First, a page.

Artscape is known for displays that push the limits of taste or offer commentary on current events and society. The playhouses were generally brightly colored and inviting and surrounded by hoards of kids in various stages of exhaustion. The foreclosure house, as you can see in the photo, wasn’t exactly inviting though it was smack in the middle of the "neighborhood." When I stopped by, no kids were paying attention to it (but it also lacked an open door).

The very idea of a foreclosure among the castles and other playhouses made me think of that axiom "art imitates life" — in this case, not in a cheerful fashion.

This was the only foreclosure or housing-related display I came across at Artscape. Anybody see anything else?

 

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Thanks, Justine!

If you'd like to write a guest post -- either to share expertise or to share an interesting housing-related personal experience -- please drop me a line. Details here.

And if you've got questions you'd like to see a guest poster address on another subject, ask away right here.

Posted by Jamie Smith Hopkins at 6:00 AM | | Comments (4)
Categories: Architecture/art, Guest post, The foreclosure mess
        

July 11, 2011

Q&A: A lead-paint primer for new (and accidental) landlords

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The difficult housing market has turned a lot of homeowners into landlords by necessity. They can't sell, at least not for the price they require, but they still need to move on -- so they're renting out their former homes.

For these "accidental landlords," and really any new landlord with an older home in Baltimore, trying to figure out how to comply with lead-paint rules seems daunting. One reader has a whole host of questions, and I thought a number of you would love to know the answers, too.

Enter Ruth Ann Norton, executive director of the Coalition to End Childhood Lead Poisoning in Baltimore. She kindly agreed to do a Q&A guest post, with input from other staffers at the nonprofit.

She has run the coalition for 18 years.

 

Take it away, Ruth Ann:

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Question: How does one best go about the process of getting square with the Maryland Department of the Environment lead rules for renting? Do I test the place myself first? Call MDE first? Call an outside contractor first?

Continue reading "Q&A: A lead-paint primer for new (and accidental) landlords" »

June 27, 2011

Billy Yerman: Don't try to time the housing market

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Predicting when the bottom of the real estate bust will arrive has been the parlor game of the last half-decade. Some would-be buyers are holding off with the idea of catching lower prices later, while some would-be sellers are waiting in hopes of better times down the road.

Now comes today's guest poster, real estate attorney and broker Billy Yerman, with an argument about when to buy and sell that will be sure to fire up debate.

He's chief executive of the Baltimore-based Strata Group, parent company of real estate businesses such as the Yerman Witman Gaines & Conklin real estate brokerage. He's been in real estate for 22 years.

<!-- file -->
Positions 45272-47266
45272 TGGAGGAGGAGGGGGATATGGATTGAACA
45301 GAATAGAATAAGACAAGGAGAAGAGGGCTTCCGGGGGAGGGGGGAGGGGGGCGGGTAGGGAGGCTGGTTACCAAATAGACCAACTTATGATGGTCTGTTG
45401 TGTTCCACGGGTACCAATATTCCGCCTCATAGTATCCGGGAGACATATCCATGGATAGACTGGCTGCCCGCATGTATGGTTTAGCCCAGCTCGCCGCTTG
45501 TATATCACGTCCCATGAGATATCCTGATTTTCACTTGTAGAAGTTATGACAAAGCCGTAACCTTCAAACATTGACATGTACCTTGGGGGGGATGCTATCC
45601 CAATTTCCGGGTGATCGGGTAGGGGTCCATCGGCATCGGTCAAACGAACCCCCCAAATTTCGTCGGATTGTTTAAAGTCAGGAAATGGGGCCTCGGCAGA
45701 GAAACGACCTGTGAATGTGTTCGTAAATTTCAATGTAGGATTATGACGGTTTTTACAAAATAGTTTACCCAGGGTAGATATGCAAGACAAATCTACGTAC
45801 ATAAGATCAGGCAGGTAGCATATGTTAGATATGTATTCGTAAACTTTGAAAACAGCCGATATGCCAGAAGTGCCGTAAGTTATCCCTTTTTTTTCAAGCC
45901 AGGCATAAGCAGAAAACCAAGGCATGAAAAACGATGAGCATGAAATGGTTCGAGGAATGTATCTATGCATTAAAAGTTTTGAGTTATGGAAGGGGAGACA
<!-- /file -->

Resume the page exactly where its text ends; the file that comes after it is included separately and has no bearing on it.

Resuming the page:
Take it away, Billy:

 

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It’s more or less accepted wisdom that it’s not a good idea to “time” the stock market. Most professional investment advisers warn against a strategy of betting on spikes in stock prices in the short term (versus a long-term “buy and hold” strategy), for the simple reason that the markets are too complex to predict accurately in the near term. Of course, that doesn’t stop a lot of people from trying to do just that, with varying results.

Continue reading "Billy Yerman: Don't try to time the housing market" »

Posted by Jamie Smith Hopkins at 6:00 AM | | Comments (15)
Categories: Expert guest post, Guest post
        

June 20, 2011

Q&A: Purchasing foreclosures

Buying a home is complicated. When it's a foreclosure, though, the questions really multiply -- whether you're trying to purchase an REO (real-estate owned) property from a bank or you're thinking of bidding at a foreclosure auction.

Two settlement attorneys teamed up to answer common questions, including ones several of you submitted. Lee M. Snyder and Eric Oberer are colleagues at Mid-Atlantic Settlement Services. Lee has been practicing real estate law since 1969 and Eric -- a former city prosecutor -- joined Mid-Atlantic in 2005.

Take it away, Lee and Eric:

 

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Question: Is there any way for a buyer to tell before getting under contract on an REO whether the institution already has the legal ability to go to settlement?

Answer: The land records of the county/city where the property is located are the best source of information as to who is in title. It is also possible to go onto the website for the state Department of Assessments and Taxation to determine who is in title according to their records. However, both of these sources can be as much as 60-90 days behind in indexing and therefore may not show that title has recently changed. Many times, the selling REO bank has seen the foreclosure procedure completed, sale ratified, etc., and the deed from the trustees to it has not yet been recorded or indexed but the bank lists the property for sale anyway.

Q: What issues do you see crop up on a regular basis with REO transactions – delays, etc. – that buyers should be aware of?

Continue reading "Q&A: Purchasing foreclosures" »

Posted by Jamie Smith Hopkins at 6:00 AM | | Comments (4)
Categories: Auctions, Distress sales, Guest post, The foreclosure mess
        

June 13, 2011

Q&A: Renting

You asked for answers to renting questions. Nokomis Johns kindly volunteered.

She's the senior tenant/landlord counselor for Baltimore Neighborhoods Inc., a nonprofit that has a hot line just for questions in this arena. A BNI employee for more than seven years, her mission is getting "more people informed on the correct laws and procedures before they get into a bad situation."